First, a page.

Accurately predicting the establishment and spread of invasive populations can greatly improve the efficacy of screening programs and allow for the optimal allocation of scarce control resources (Higgins and Richardson 1996, Higgins et al. 2000). Habitat modification by ecosystem engineers complicates predictions about spread, however. Climate matching and ecological niche models are important tools for evaluating the potential of species to establish and spread in a new range (Krticos et al. 2003, Peterson 2003). These models assume that environmental conditions set the constraints on species distributions, and that these vary independently from population dynamics. The hallmark of ecosystem engineers, however, is that their population dynamics change the abiotic environment. The engineering process can itself feed back on population dynamics or patterns of spread. One way this can happen is if engineering ameliorates conditions in unfavorable habitat patches. In a spatially implicit model Cuddington and Hastings (2004) showed that habitat-modifying invaders can have significantly faster population growth rates and ultimately higher population density in suboptimal habitats than invaders that do not modify their environment. Although no modeling studies have demonstrated this, it seems plausible that engineers could also slow their own expansion rates if they created unfavorable conditions. More generally, ecosystem engineering can alter habitat heterogeneity across a range of spatial and temporal scales, and this can greatly influence invasive spread (Hastings et al. 2007, Melbourne et al. 2007). Feedbacks such as this could lower the predictive ability of static climate matching or niche models parameterized with data from the native range. However, no studies have yet evaluated whether these models perform more poorly when predicting invasion patterns for engineers compared to non-engineers.
To be useful for specific management questions, predictive models that incorporate engineering feedbacks will need to be spatially explicit. This is because although engineering processes are often easily generalized, the consequences of engineering for recruitment or spread dynamics can be highly contingent on spatially varying traits such as environmental gradients (see Crain and Bertness 2006) or patterns of propagule supply. The S. alterniflora invasion in Willapa Bay provides a good example. In its native range, S. alterniflora stands reduce flow-related physical stress, facilitating the establishment of a suite of plant species in the cobble beach habitat immediately behind stands (Bruno and Kennedy 2000). In the invasion context of Willapa Bay, however, the majority of conspecific recruitment occurs on the open tideflat in front of established beds where there is little or no engineering influence. This recruitment pattern partly reflects the fact that seedling recruitment is strongly inhibited within and immediately adjacent to high-density stands by intense light competition in these areas (Lambrinos and Bando in press).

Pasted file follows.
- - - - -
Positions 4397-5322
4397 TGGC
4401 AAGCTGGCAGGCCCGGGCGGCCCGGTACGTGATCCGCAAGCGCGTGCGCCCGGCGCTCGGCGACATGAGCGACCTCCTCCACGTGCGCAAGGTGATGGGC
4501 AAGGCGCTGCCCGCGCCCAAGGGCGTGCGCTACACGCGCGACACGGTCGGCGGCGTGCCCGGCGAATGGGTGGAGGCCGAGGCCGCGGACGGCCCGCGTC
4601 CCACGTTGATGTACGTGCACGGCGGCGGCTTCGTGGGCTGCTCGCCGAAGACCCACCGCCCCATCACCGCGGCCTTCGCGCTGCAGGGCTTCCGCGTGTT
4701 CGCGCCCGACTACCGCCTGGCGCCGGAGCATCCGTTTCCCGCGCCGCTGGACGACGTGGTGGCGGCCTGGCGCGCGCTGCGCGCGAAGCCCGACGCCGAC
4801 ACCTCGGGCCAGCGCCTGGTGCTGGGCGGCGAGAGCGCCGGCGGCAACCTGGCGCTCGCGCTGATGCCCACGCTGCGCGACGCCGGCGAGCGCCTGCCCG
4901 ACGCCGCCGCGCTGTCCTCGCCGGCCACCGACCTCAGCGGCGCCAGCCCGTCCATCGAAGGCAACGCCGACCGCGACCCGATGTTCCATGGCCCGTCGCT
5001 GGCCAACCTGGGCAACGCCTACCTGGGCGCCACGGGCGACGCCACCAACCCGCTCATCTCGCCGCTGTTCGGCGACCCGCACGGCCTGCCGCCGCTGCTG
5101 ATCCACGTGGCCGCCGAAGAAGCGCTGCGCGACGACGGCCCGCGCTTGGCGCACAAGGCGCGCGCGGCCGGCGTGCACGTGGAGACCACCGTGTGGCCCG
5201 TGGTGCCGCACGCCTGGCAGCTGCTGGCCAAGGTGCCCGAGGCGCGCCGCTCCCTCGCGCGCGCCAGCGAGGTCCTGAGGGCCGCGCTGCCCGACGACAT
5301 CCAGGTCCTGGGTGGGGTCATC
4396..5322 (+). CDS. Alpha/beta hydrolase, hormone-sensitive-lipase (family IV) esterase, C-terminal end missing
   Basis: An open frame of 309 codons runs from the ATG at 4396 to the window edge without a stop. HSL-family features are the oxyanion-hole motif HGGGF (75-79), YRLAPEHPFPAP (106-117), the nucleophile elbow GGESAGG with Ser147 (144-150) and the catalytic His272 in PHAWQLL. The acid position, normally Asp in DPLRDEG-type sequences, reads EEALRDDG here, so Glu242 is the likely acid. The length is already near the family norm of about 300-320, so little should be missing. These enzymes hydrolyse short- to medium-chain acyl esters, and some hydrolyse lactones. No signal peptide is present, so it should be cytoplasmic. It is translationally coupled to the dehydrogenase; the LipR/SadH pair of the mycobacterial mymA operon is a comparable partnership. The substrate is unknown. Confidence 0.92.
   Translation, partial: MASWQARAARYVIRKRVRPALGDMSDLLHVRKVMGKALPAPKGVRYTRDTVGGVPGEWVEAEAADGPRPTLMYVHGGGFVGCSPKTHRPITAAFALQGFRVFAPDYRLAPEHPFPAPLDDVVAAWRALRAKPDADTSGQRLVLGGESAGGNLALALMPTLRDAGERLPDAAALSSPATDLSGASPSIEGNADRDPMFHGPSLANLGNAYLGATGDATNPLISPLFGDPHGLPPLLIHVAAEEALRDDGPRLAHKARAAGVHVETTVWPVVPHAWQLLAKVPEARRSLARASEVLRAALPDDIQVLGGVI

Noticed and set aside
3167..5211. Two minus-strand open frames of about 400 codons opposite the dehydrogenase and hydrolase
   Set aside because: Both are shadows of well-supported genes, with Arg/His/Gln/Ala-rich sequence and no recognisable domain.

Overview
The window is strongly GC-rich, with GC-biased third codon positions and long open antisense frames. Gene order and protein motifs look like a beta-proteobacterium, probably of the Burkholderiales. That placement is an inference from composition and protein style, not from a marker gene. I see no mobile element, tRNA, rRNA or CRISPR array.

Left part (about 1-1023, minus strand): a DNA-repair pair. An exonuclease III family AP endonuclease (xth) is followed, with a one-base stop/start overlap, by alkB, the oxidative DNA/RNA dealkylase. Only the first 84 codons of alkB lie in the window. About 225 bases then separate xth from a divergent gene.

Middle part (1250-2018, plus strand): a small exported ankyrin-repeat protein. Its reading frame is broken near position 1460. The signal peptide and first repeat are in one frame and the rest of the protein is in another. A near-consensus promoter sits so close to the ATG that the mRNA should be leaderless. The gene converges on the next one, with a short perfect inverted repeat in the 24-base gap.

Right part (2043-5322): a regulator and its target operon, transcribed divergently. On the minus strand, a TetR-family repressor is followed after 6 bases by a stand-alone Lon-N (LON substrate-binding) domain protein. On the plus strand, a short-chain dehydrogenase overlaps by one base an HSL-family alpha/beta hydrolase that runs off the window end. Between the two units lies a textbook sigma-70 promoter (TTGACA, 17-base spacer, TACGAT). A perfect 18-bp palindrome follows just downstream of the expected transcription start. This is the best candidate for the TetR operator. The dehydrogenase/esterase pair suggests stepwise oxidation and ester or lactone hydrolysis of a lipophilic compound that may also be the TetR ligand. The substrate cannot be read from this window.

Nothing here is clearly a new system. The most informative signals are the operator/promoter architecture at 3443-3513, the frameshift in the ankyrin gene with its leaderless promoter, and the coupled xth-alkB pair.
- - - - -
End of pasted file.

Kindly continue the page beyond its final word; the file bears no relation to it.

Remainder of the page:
In low-density situations, where isolated individuals have established by long-distance dispersal, the reduced intraspecific competition could allow facilitation to operate. Here the leeward side of clones could provide a favorable recruitment environment similar to that seen in New England cobble beaches. Isolated Spartina individuals in Willapa Bay, however, are strongly pollen limited (Davis et al. 2004a, 2004b). This pollen limitation is overcome only as clones grow vegetatively and reach an adult density that also exerts a strong competitive inhibition on seedling survival. Moreover, although seeds can potentially disperse long distances on the tide, most seeds are retained within established beds (Figure 16.1). The same physical mechanisms that reduce hydrological flow and increase sedimentation within beds likely also increase seed deposition and retention. As a consequence, established Spartina beds may actually be slowing expansion rates in Willapa Bay by trapping potential propa-gules in an unfavorable recruitment environment.
Interestingly, in San Francisco Bay some hybrid genotypes exhibit high rates of self-fertilization. In this case, isolated individuals of these genotypes can produce abundant local seed shadows as well as localized habitat modification that could facilitate seedling establishment. Indeed, the lee sides of established clones appear to provide favorable microsites for recruitment in San Francisco Bay (Sloop and Ayres unpublished data). This suggests that species-specific life history traits can interact with the spatial patterning of engineering to drive spread patterns.
Was this article helpful?